(a + bi).(1 + 0i) = (1 + 0i) (a + bi) = a + bi
Let z
1
= x + yi be the multipicative identity of z = a + bi
Then z.z
1
= z.
i.e. (a + bi) (x + yi) = a + bi
or (ax – by) + (ay + bx)i = a + bi
or ax – by = a and ay + bx = b
pr x = 1 and y = 0
i.e. z
1
= x + yi = 1 + 0i is the multiplicative identity.
The complex number 1 + 0i is the identity for multiplication.
Let us verify it with an example:
If z = 2 + 3i then
z.(1 + 0i) = (2 + 3i) (1 + 0i)
= (2 – 0) + (3 + 0)i
= 2 + 3i
MATHEMATI CS
Notes
MODULE  I
Al gebra
Complex Numbers Complex Numbers
29
5. Existence of Multiplicative inverse: Multiplicative inverse is a complex number that
when multiplied to a given nonzero complex munber yields one. In other words, for every
nonzero complex number z = a + bi, there exists a unique complex number (x + yi) such that
their product is (1 + 0i).
i.e. (a + bi) (x + yi) = 1 + 0i
or (ax – by) + (bx + ay)i = 1 + 0i
Equating real and imaging parts, we have
ax – by = 1 and bx + ay = 0
By cross multiplication
x
a
y
b
1
a b
2 2
·
−
·
+
, ì
2 2 2
Re z
a
x
a b
z
⇒ · ·
+
and
, ì
2 2 2
Im z
b
y
a b
z
−
· · −
+
Thus, the multiplicative inverse of a nonzero compelx number z = (a + bi) is
2 2 2
Re( ) Im( ) z z z
x yi i
z z z
¸ _
+ · − ·
¸ ,
Example 1. 25 Find the multiplication inverse of 2−4i.
Solution: Let
2 4 z i · −
We have, z 2 4i and z 2 ( 4) 20
2
2 2
= + = +  =
∴ Required multiplicative inverse is
z
z
2 + 4i
20
=
1
10
1
5
i
2
· +
Verification:
If
1
10
1
5
i be the muliplicative inverse of 2  4i, there product must be equal to 1+0i +
We have,
, ì
1 1 2 4 2 4
2 4
10 5 10 5 5 10
i i i
¸ _ ¸ _ ¸ _
− + · + + +
¸ , ¸ , ¸ ,
= 1 + 0i which is true.
MATHEMATI CS
Notes
MODULE  I
Al gebra
Complex Numbers Complex Numbers
30
6. Distributive Property of Multiplication over Addition
Let z
1
= a
1
+ b
1
i, z
2
= a
2
+ b
2
i and z
3
= a
3
+ b
3
i
Then z
1
(z
2
+ z
3
) = z
1
z
2
+ z
1
z
3
Let us verify it with an example:
If z
1
= 3 – 2i, z
2
= – 1 + 4i and z
3
= –3 – i then
z
1
(z
2
+ z
3
) = (3 – 2i){(–1 + 4i) + (–3 – i)}
= (3 – 2i) (–1 + 4i – 3 – i)
= (3 – 2i) (–4 + 3i)
= (–12 + 6) + (9 + 8)i
= –6 + 17i
and z
1
z
2
= (3 – 2i)(–1 +4i)
= (–3 + 8) + (12 + 2)i
= 5 + 14i
Again z
1
z
3
= (3 – 2i) (–3 – i)
= (–9 – 2) + (– 3 + 6)i
= – 11 + 3i
Now z
1
z
2
+ z
1
z
3
= (5 + 14i) + (– 11 + 3i)
= – 6 + 17i
∴ z
1
(z
2
+ z
3
) = z
1
z
2
+ z
1
z
3
CHECK YOUR PROGRESS 1.4
1. Simplify each of the following:
(a)
(1 2i )( 2 i ) + −
(b)
( ) 2
2
+ i
(c) (3 + i)(1 – i)(–1 + i) (d) (2 + 3i) ÷ (1 –2i)
(e) (1 + 2i) ÷ (1 + i) (f) (1 + 0i) ÷ (3 + 7i)
2. Compute multiplicative inverse of each of the following complex numbers:
(a) 3 – 4i (b) 3 7
3 5
2 3
+
+
−
i c
i
i
( )
MATHEMATI CS
Notes
MODULE  I
Al gebra
Complex Numbers Complex Numbers
31
3. If z
1
= 4 + 3i, z
2
= 3 –2i and z
3
= i + 5, verify that z
1
(z
2
+ z
3
) = z
1
z
2
+ z
2
z
3
.
4. If z
1
= 2 + i, z
2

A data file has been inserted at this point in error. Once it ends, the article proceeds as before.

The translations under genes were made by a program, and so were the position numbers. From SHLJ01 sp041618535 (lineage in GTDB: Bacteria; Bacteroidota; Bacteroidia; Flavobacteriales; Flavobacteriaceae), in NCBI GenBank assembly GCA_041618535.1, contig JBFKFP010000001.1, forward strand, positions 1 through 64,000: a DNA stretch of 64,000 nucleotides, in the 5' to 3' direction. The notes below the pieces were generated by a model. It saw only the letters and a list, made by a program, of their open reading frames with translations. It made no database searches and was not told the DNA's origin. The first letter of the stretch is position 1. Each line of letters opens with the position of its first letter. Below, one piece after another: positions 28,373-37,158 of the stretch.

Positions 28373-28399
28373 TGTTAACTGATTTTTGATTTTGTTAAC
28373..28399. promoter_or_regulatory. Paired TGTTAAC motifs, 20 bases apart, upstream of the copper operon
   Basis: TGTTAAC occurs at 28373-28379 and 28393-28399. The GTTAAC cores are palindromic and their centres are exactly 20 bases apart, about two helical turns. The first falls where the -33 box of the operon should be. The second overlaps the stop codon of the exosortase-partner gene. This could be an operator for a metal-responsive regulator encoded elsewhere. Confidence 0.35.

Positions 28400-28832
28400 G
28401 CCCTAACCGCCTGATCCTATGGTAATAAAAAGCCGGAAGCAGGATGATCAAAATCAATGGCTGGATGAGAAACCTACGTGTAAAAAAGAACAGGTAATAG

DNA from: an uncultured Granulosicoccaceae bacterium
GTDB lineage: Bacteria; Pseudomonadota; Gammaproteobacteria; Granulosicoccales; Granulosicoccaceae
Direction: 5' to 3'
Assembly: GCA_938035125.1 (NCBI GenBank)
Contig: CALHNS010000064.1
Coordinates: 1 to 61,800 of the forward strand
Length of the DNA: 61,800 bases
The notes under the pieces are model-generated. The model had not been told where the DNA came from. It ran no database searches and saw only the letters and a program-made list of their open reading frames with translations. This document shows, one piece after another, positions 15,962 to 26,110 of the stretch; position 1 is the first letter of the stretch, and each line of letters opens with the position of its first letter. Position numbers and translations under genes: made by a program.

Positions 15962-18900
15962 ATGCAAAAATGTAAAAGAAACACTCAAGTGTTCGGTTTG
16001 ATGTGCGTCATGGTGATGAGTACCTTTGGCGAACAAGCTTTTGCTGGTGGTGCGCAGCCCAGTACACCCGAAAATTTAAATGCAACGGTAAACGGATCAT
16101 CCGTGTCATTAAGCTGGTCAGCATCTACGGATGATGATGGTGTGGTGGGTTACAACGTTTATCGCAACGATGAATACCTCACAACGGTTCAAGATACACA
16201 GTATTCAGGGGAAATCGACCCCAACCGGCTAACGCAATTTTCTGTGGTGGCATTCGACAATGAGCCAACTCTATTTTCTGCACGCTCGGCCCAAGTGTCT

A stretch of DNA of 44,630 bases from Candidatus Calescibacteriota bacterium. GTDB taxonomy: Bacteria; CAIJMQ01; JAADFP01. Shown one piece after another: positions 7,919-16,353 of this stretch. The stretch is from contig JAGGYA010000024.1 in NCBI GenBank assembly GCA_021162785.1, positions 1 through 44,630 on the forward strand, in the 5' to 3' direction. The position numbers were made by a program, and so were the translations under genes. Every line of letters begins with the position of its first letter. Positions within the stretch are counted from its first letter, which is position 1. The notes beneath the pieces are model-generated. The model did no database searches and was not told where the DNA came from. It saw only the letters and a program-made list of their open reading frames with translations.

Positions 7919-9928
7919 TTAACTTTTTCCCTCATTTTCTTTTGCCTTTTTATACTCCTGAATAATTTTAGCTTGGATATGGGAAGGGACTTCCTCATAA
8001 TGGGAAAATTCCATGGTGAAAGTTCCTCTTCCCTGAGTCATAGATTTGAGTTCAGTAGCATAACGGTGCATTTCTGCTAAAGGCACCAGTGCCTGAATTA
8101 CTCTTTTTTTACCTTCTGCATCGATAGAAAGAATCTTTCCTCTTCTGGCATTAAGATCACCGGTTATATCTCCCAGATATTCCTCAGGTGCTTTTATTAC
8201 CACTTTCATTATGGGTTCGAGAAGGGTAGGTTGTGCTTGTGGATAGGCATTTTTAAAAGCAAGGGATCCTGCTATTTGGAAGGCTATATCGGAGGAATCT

= –2 + i and z
3
= 2 – i then verify that (z
1
.z
2
)z
3
= z
1
(z
2
.z
3
)
LET US SUM UP
•
z = a + bi is a complex number in the standard form where a,b∈ R and i =
−1
.
•
Any higher powers of 'i' can be expressed in terms of one of the four value i, –1, –i, 1.
•
Conjugate of a complex number z = a + bi is a – bi and is denoted by
z
.
•
Modulus of a complex number z = a + bi is
a b b
2 2 2
+ + i.e.  z=a + bi= a
2
(a)  z  = 0 ⇔ z = 0 (b)  z  = 
z
 (c) z z < z z
1 2 1 2
+ +
•
z = r (cosθ + i sinθ) represents the polar form of a complex number z = a + bi where
r =
a b
2 2
+
is modulus and θ ·
F
H
G
I
K
J
−
tan
1
b
a
is its argument.
•
Multiplicative inverse of a complex number z = a + bi is
z
z  
2
SUPPORTIVE WEB SITES
http://www.wikipedia.org
http://mathworld.wolfram.com
1. Find real and imaginary parts of each of the following:
(a) 2 + 7i (b) 3 + 0i (c) −
1
2
(d) 5i (e)
1
2 3 + i
TERMINAL EXERCISE
MATHEMATI CS
Notes
MODULE  I
Al gebra
Complex Numbers Complex Numbers
32
2. Simplify each of the following:
(a)
− − − − 3 27 4 72 . ( ) b –3
(b)
− − − − 3 27 4 72 . ( ) b –3
(c) 3i
15
– 5i
8
+ 1
3. Form complex number whose real and imaginary parts are given in the form of ordered
pairs.
(a) z(3, –5) (b) z(0 , –4) (c) z(8, π)
4. Find the conjugate of each of the following:
(a) 1 – 2i (b) – 1 – 2i (c) 6 – 2i
(d) 4i (e) – 4i
5. Find the modulus of each of the following:
(a) 1– i (b) 3 + πi (c) − − +
3
2
2 3 i d i ( )
6. Express 7i
17
– 6i
6
+ 3i
3
– 2i
2
+ 1 in the form of a + bi.
7. Find the values of x and y if:
(a) (x – yi) + 7 – 2i = 9 – i
(b) 2x + 3yi = 4 – 9i
(c) x – 3yi = 7 + 9i
8. Simplify each of the following:
(a) (3 + i) – (1 – i) + (–1 + i) (b)
1 2 3
2
7 7 7
i i i
¸ _ ¸ _ ¸ _
+ − − + −
¸ , ¸ , ¸ ,
9. Write additive inverse and multiplicative inverse of each of the following:
(a) 3 – 7i (b) 11 – 2i (c)
3 2 + i
(d)
1 2 − i
(e)
1 5
1
i
i
+
−
10. Find the modulus of each of the following complex numbers:
(a)
1
3
5 2
2 3
+
−
+
+
i
i
b
i
i
( )
(c) (3 + 2i) (1 – i) (d) (1 –3i) (– 2i
3
+ i
2
+ 3)
MATHEMATI CS
Notes
MODULE  I
Al gebra
Complex Numbers Complex Numbers
33
11. For the following pairs of complex numbers verify that  z
1
z
2
 =  z
2
  z
1

(a) z
1
= 3 – 2i, z
2
= 1 –5i
(b) z
1
= 3 –
7i
, z
2
=
3 − i
12. For the following pairs of complex numbers verify that
z
z
z
z
1
2
1
2
·
 
 
(a) z
1
= 1 + 3i, z
2